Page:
The Way to Wai and Sawasdee in Thailand
EVERY CULTURE HAS ITS form of greeting, a way to introduce oneself or to pay formal respects to an elder. In most cases in the western world, the greeting is a handshake, although Russia, of course, drops its 'Iron Hand' when it comes to greetings when people kiss and hug each other warmly. This is probably due to the climate, a friendly embrace being necessary to keep each other warm during the introductions. The Eskimos rub noses as that is the only part of the anatomy that is not covered by layers of polar Bear Hide, while the Maori of New Zealand charge at their guest with spears while pulling faces - a show to frighten off those whose intentions are not genuine. However the act is so amusing that most people fall about laughing at the spectacle, thereby breaking the ice and making the introduction much more enjoyable. And so it goes around the world. In Thailand, the ceremony is far more complex because the traditional form of greeting is both formal and polite with the precise degree of respect conveyed in the expression.
Known as the "Wai", the greeting is actually both warm and charming, especially when accentuated with that magical smile that is so famous in this mystical land. In general, the Wai is performed by joining the hands at the palms and raising them to a position somewhere between the chest and forehead. One should be aware of the status of the person being 'wai-ed' for the exact position of holding the palms. Good friends would position the palms somewhere in the chest area because they are equals and know each other well. The opposite of that is when wai-ing Buddha images, when the palms, cupped in the shape of a lotus blossom would be brought all the way to the forehead while bowing the head. This can be done in a number of ways, standing for example, while walking past a Buddhist temple or from a kneeling position when in the temple. Kneeling is much more formal and comprises of three sets of wais, bowing the head all the way to the floor on each occasion. This form of paying respect is also used when wai-ing the deceased; standing while a procession passes, or kneeling if the deceased is laid out, however the wai would only be performed once.
Within the family, the wai is extreme to say the least. Young children wai their parents bringing the palms all the way to the forehead as a sign of respect and obedience. As they get older the wai will be come less extreme... but not by much. And of course, the parents do not return the wai. School is much like home, a place of learning and discipline, consequently children will wai their teachers as they wai their parents and same goes for employees when meeting their employer and the Thai of all ages and rank respectfully wai to monks. In all cases (the teacher, the employer and the monk) the wai will never be returned. In informal gatherings of equals, the wai will also be performed, everyone wai-ing each other but in a relatively casual way, the palms being positioned somewhere in the chest area. This is similar to western high society where ladies will greet each other with a peck on the cheek while the men either pat a shoulder or offer a brief handshake.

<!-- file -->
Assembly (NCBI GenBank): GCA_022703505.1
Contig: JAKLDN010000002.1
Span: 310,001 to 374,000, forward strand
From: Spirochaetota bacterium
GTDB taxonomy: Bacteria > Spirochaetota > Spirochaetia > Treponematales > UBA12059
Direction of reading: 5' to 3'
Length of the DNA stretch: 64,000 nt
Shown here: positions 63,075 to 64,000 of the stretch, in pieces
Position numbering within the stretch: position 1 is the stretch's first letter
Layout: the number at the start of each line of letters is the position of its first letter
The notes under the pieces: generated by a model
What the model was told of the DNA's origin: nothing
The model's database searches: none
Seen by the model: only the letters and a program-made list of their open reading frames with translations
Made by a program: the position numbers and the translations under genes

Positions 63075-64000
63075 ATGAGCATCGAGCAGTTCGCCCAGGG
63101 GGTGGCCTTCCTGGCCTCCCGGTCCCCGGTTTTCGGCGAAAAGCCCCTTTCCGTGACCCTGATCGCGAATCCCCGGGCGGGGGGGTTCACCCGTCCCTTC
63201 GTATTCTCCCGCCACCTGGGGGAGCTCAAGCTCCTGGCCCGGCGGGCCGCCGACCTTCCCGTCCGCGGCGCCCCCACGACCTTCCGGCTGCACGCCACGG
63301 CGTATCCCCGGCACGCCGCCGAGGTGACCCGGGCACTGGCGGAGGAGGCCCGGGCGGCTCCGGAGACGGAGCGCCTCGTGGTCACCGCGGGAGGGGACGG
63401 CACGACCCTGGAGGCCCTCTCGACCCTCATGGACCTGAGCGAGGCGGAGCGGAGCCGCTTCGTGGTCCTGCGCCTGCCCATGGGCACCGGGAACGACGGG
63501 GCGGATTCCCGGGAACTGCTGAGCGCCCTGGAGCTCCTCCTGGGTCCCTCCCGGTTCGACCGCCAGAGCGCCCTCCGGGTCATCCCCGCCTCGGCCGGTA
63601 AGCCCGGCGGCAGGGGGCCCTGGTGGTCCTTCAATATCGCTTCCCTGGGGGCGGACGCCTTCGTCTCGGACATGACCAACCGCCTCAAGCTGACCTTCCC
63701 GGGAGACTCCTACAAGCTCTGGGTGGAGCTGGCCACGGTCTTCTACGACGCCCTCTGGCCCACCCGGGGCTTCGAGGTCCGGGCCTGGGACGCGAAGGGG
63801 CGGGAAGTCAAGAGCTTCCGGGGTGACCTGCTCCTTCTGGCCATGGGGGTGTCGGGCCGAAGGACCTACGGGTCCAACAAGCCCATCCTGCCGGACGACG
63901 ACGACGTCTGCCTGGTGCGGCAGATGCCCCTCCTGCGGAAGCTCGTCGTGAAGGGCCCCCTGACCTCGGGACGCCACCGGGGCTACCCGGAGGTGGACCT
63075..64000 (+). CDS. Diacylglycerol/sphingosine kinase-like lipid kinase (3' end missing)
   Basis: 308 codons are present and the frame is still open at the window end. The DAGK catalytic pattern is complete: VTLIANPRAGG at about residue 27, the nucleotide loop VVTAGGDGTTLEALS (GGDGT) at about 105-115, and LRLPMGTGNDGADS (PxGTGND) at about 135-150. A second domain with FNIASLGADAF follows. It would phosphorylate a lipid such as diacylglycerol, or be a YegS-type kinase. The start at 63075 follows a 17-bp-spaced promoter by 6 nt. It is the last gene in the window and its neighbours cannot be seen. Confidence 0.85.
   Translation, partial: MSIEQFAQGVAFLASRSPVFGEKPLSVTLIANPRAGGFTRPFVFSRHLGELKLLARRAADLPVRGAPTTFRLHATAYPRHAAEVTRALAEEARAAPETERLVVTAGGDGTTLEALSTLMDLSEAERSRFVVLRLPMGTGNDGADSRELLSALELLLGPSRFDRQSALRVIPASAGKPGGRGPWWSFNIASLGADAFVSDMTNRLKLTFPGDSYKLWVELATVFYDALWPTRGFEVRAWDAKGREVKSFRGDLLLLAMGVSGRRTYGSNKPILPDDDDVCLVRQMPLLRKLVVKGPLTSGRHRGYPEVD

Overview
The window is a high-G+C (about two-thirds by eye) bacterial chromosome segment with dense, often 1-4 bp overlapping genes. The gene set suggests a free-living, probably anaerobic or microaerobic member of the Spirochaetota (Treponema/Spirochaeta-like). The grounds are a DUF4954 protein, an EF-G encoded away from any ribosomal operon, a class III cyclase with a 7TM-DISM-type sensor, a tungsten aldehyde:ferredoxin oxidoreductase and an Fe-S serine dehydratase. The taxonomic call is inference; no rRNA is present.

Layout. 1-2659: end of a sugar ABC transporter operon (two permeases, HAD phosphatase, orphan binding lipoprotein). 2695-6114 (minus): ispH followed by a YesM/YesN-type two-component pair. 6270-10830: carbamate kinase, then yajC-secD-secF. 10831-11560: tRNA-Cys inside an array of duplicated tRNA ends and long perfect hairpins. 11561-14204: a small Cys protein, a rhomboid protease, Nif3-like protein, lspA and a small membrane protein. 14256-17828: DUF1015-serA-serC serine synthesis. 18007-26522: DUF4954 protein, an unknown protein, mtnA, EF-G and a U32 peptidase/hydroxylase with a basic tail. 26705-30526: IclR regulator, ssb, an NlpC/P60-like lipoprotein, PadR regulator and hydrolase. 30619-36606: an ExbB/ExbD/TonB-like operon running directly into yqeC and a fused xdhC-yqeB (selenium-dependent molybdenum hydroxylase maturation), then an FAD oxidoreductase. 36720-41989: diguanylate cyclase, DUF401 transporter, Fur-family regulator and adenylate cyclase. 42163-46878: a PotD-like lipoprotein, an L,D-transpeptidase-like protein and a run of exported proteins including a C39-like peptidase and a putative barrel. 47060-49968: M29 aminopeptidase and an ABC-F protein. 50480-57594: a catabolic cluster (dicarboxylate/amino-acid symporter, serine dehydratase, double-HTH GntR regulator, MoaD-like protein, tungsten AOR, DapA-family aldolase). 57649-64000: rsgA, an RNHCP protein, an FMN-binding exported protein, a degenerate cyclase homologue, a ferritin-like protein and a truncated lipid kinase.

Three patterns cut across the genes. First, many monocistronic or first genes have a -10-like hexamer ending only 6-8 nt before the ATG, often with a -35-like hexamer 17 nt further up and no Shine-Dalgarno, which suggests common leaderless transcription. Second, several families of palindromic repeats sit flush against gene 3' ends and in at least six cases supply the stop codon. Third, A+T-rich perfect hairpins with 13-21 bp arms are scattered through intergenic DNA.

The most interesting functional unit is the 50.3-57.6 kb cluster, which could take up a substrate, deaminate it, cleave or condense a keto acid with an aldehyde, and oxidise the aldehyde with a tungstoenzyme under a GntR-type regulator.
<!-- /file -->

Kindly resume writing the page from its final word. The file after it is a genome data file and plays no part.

The wai is taken very seriously among the Thai that is, and from this brief description you will realize the awkwardness that will be suffered by a Thai who incorrectly wais. However as a visitor you will not offend any Thai when making a wai when meeting a Thai. The Thai are very pleased when visitors make the effort to participate in their traditions, be it performing a wai greeting, or quietly observing a ceremony in a temple. It is perfectly acceptable for foreigners to shake hands when greeting the Thai as well. A nod of the head in a slight bow is also an acceptable response to a wai from, say a waiter or the doorman at the hotel.
Of course, if you are Russian, then you may try a couple of kisses on the cheek and you will probably get away with it, but go easy on the hug. The Thai are generally smaller than the average Westerner. Likewise, the Eskimos among you could risk a quick rub of noses but again, the Thai nose is generally smaller and you could get so close before touching that it would become a kiss. And of course it is possible that a Maori warrior could not get a visa because he would truly frighten the Thai consul as the Thai are extremely wary of things that resemble 'pii' (ghosts and demons).
Oh yes, I nearly forgot ... The Wai means "Hello" but it also means "Goodbye"